At times the toxicologist is asked to determine whether a poisoning is acute or chronic. A good example is arsenic, which can kill if given in a single large dose or if given in repeated smaller doses over weeks or months. In either case, the blood level could be high. But the determination of whether the poisoning was acute or chronic may be extremely important. If acute, the suspect list may belong. If chronic, the suspect list would include only those who had long-term contact with the victim, such as a family member, a caretaker, or a family cook.
So, how does the toxicologist make this determination?
In acute arsenic poisoning, the ME would expect to find high levels of arsenic in the stomach and the blood, as well as evidence of corrosion and bleeding in the stomach and intestines, as these are commonly seen in acute arsenic ingestion. If he found little or no arsenic in the stomach and no evidence of acute injury in the gastrointestinal (GI) tract, but high arsenic levels in the blood and tissues, he might suspect that the poisoning was chronic in nature. Here, an analysis of the victim’s hair can be invaluable.
Hair analysis for arsenic (and several other toxins) can reveal exposure to arsenic and also give a timeline of the exposure. The reason this is possible is that arsenic is deposited in the cells of the hair follicles in proportion to the blood level of the arsenic at the time the cell was produced.
In hair growth, the cells of the hair’s follicle undergo change, lose their nuclei, and are incorporated into the growing hair shaft. New follicular cells are produced to replace them and this cycle continues throughout life. Follicular cells produced while the blood levels of arsenic are high contain the poison, and as they are incorporated into the hair shaft the arsenic is, too. On the other hand, any follicular cells that appeared while the arsenic levels were low contain little or no arsenic.
In general, hair grows about a half-inch per month. This means that the toxicologist can cut the hair into short segments, measure the arsenic level in each, and reveal a timeline for arsenic exposure in the victim.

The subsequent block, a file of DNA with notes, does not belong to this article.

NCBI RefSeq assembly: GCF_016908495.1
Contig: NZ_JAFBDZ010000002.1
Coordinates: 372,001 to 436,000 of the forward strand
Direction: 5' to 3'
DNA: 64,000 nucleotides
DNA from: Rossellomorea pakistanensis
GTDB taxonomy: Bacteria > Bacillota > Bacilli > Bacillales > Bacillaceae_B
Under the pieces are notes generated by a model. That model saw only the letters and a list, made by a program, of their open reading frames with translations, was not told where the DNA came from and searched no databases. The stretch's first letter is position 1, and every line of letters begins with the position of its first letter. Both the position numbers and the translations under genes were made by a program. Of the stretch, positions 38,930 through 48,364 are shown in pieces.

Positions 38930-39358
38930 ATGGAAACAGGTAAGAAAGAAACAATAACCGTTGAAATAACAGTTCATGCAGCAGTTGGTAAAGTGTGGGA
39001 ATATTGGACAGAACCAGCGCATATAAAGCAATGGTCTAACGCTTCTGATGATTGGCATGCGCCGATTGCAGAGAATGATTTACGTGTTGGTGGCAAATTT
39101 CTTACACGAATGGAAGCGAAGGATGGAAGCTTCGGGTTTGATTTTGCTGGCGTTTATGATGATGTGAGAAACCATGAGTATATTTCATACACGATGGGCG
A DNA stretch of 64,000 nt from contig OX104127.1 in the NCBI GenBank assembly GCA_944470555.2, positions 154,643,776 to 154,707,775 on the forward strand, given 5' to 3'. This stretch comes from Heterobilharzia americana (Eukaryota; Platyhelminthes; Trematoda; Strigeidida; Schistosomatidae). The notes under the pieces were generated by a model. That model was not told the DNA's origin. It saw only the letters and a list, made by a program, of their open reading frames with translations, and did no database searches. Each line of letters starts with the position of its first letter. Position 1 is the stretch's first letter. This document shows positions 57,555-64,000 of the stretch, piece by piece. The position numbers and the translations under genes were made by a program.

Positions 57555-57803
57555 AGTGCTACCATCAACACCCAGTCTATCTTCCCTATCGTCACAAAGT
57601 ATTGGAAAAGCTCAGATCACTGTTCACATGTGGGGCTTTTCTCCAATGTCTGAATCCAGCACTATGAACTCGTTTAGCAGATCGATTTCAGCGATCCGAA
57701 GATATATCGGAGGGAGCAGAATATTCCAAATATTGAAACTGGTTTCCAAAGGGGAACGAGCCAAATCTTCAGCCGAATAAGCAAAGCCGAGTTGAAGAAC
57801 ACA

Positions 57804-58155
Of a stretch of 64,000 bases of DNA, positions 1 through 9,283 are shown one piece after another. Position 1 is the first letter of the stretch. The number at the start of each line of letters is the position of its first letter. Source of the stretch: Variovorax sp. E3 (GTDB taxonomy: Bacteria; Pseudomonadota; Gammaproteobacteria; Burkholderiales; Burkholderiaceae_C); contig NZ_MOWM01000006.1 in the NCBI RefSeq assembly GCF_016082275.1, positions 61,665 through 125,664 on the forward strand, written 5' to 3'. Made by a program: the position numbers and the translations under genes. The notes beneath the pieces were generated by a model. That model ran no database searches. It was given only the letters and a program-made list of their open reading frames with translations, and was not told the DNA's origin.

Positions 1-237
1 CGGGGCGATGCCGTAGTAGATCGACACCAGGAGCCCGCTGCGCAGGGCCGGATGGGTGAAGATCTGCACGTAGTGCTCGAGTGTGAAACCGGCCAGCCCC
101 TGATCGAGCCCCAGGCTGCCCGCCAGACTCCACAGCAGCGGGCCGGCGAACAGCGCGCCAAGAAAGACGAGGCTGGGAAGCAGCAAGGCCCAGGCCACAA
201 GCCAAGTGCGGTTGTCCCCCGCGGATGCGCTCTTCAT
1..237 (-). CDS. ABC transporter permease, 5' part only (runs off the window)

Let’s suppose that a wife, who prepares all the family meals, slowly poisoned her husband with arsenic. She began by adding small amounts of the poison to his food in February and continued until his death in July. In May he was hospitalized with gastrointestinal complaints such as nausea, vomiting, and weight loss (all symptoms of arsenic poisoning). No diagnosis was made, but since he was doing better after ten days in the hospital, he was sent home. Such a circumstance is not unusual since these types of gastrointestinal symptoms are common and arsenic poisoning is rare. Physicians rarely think of it and test for it. After returning home, the unfortunate husband once again fell ill and finally died.
As part of the autopsy procedure, the toxicologist might test the victim’s hair for toxins, and if he did, he would find the arsenic. He could then section and test the hair to determine the arsenic level essentially month by month. If the victim’s hair was three inches long, the half-inch closest to the scalp would represent July, the next half inch June, the next May, and so on until the last half inch would reflect his exposure to arsenic in February, the month his poisoning began. Arsenic levels are ex-
pressed in parts per million (ppm).
The toxicologist would look at this timeline of exposure and likely determine that the exposure occurred in the victim’s home. The police would then have a few questions for the wife and would likely obtain a search warrant to look for arsenic within the home.